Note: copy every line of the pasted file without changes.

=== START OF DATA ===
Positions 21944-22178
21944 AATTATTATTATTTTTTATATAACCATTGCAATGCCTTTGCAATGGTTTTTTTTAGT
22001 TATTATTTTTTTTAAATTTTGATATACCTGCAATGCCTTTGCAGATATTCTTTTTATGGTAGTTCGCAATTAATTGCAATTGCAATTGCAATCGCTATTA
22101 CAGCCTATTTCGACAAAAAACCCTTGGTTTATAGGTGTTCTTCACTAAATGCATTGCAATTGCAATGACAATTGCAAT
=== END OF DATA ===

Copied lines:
Positions 21944-22178
21944 AATTATTATTATTTTTTATATAACCATTGCAATGCCTTTGCAATGGTTTTTTTTAGT
22001 TATTATTTTTTTTAAATTTTGATATACCTGCAATGCCTTTGCAGATATTCTTTTTATGGTAGTTCGCAATTAATTGCAATTGCAATTGCAATCGCTATTA
22101 CAGCCTATTTCGACAAAAAACCCTTGGTTTATAGGTGTTCTTCACTAAATGCATTGCAATTGCAATGACAATTGCAAT